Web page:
Braun also says, “The No 1 thing we found last year wasn’t a hack at all, it was the fact that we opened up the back of the machine, and of course, no surprise, all the parts are made across the world, especially China.”

To solve this, we could throw a lot of money at better security for our elections. But that’s no guarantee of anything. These hackers almost always seem to get around whatever security is in place. Obviously, they aren’t always successful. But the failure to 100 percent guarantee the security of our elections is enough of a reason to turn back the clock on electronic voting.

It’s time to go back to paper ballots, a system that worked fine the entire time it was in use. The only exception was the 2000 election and the “hanging chads.” Those chads were a mistake but one that can be easily avoided.

Paper ballots are more secure than electronic voting and practically immune from tampering from a foreign power or a bunch of hackers somewhere in China or Eastern Europe.

I don’t know how much it would cost to do an all paper ballot system. But having a stable Democracy where the majority of Americans have faith in the reported results is worth the extra cost.

As for the timeliness of tallying the results, that’s never been a problem for paper ballots. Franklin Delano Roosevelt’s last election was in 1944 and the results were announced within a day or two of the election. Plenty of time for the winner of an election to get ready to take the oath of office in January.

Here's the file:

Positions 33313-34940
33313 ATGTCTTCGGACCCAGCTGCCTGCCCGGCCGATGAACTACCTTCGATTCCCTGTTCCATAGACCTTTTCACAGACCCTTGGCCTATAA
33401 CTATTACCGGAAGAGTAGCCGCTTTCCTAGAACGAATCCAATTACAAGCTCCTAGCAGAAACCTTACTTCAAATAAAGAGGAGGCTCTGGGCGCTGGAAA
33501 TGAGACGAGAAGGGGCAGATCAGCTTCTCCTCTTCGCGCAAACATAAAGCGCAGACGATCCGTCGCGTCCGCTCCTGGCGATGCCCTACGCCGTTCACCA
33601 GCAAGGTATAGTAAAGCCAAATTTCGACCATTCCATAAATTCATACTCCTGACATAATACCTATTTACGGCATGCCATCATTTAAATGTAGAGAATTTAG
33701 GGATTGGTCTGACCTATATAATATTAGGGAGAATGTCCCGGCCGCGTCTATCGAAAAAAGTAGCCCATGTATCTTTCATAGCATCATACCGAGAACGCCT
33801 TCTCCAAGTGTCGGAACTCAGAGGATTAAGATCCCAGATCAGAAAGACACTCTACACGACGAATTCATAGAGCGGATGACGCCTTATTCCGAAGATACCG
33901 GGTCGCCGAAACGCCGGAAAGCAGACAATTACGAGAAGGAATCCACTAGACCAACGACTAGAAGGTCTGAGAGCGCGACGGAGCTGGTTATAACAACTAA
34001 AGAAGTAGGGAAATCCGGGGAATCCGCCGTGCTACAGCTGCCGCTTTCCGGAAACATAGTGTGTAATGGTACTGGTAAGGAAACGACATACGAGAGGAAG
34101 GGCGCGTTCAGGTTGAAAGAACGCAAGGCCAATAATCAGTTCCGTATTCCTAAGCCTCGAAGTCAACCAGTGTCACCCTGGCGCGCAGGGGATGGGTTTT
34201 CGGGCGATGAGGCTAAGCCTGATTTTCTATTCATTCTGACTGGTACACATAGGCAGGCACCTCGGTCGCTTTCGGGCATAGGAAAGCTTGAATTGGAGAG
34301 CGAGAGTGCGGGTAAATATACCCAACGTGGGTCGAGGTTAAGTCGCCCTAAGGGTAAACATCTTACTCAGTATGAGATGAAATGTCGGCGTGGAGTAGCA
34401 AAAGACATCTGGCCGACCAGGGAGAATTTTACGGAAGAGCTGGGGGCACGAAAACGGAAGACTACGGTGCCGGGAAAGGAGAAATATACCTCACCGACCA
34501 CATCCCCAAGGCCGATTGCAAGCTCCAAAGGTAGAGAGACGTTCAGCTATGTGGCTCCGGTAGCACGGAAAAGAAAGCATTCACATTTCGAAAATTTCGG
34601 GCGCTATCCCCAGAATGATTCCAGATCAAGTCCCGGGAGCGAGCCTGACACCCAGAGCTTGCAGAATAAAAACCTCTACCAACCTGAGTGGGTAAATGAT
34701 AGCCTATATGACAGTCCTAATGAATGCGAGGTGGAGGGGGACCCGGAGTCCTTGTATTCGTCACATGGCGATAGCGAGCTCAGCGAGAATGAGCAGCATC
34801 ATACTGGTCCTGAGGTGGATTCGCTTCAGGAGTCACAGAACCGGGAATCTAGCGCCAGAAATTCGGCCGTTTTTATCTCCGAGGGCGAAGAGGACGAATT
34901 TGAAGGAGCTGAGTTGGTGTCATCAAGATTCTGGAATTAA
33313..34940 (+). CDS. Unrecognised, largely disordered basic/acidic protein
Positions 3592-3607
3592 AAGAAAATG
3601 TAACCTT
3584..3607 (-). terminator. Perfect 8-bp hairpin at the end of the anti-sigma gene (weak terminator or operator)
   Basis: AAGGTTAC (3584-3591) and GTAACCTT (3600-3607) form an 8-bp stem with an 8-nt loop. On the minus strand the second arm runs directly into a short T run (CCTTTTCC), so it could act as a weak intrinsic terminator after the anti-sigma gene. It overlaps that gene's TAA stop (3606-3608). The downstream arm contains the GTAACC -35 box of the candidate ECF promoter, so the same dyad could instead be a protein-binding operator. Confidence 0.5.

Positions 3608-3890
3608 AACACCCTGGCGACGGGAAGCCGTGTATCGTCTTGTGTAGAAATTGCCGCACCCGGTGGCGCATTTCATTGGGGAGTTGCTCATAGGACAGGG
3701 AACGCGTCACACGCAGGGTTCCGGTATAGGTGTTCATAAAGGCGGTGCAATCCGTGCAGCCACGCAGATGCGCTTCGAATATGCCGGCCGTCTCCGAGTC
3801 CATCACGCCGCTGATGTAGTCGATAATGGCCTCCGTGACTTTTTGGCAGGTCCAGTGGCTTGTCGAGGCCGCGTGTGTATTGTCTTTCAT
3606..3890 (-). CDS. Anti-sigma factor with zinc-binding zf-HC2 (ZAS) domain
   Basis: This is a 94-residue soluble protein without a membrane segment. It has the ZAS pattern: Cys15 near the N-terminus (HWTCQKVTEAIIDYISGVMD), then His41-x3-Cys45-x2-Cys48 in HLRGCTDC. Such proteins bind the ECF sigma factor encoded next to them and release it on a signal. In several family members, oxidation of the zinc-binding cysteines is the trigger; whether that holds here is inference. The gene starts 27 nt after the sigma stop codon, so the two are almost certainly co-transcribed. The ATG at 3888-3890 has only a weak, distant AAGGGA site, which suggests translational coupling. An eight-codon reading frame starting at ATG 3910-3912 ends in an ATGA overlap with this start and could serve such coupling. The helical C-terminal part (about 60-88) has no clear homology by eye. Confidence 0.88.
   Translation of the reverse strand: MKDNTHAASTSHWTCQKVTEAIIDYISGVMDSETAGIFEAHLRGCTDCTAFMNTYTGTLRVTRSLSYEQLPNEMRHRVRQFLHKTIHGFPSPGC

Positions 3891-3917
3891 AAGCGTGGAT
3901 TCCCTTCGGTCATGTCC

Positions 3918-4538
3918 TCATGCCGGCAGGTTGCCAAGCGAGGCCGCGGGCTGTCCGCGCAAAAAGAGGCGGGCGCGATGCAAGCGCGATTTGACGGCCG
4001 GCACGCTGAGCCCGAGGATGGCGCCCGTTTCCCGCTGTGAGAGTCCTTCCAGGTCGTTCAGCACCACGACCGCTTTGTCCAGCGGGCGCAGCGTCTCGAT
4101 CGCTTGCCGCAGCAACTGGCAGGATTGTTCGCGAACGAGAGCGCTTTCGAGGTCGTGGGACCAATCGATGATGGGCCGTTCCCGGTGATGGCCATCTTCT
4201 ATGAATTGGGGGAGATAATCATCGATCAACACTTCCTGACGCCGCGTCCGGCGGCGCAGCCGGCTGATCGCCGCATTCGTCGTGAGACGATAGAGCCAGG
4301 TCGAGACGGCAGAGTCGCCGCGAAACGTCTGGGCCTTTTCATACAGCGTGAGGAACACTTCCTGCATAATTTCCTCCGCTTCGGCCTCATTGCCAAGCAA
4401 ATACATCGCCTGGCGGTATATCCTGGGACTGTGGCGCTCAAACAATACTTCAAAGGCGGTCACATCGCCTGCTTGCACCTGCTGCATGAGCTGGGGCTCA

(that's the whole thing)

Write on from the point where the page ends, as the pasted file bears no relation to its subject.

It’s time to return to paper ballots. It was a good, effective and trustworthy system and there’s no reason why it can’t be again.

Even without swimsuits, Miss America will still be about how women look

By Michael d’Oliveira

Gretchen Carlson told Good Morning America last month that Miss America would no longer have a swimsuit competition.

“We will no longer judge our candidates on their outward physical appearance. That’s huge. And that means we will no longer have a swimsuit competition,” said Carlson, a former Fox News commentator and the chairwoman of the Miss America board of directors.

On The View, Carslon said Miss America would also be more open to women with body types who haven’t been included

Meghan McCain said she’d be fine with a swimsuit competition if “plus size girls” were also a part of it. “I one hundred percent agree with you,” responded Carlson.

But despite this move to make Miss America less about “outward physical appearance,” it’s not exactly going to be the revolution Carlson is promising.

All the announced candidates for Miss America 2019 [now posted on the organization’s website]
are stunningly beautiful – just like every year before. As for the “plus size” candidates, they’re also all beautiful and they’re also within that socially acceptable definition of “plus size.”

No one in this competition is going to be seriously overweight. No one is going to have less than perfect teeth, less than perfectly clear skin or less than perfect hair. They’re all going to fit the traditional standard of beauty as in years past.

These women may not be parading themselves around in heels and skimpy bathing suits, but Miss America is still going to be entirely based on outward physical appearance.

What Carlson really means is that all the gorgeous women judged during the actual event are going to be judged based on what they say or do. In that respect, she’s right – Miss America will be about brains and talent.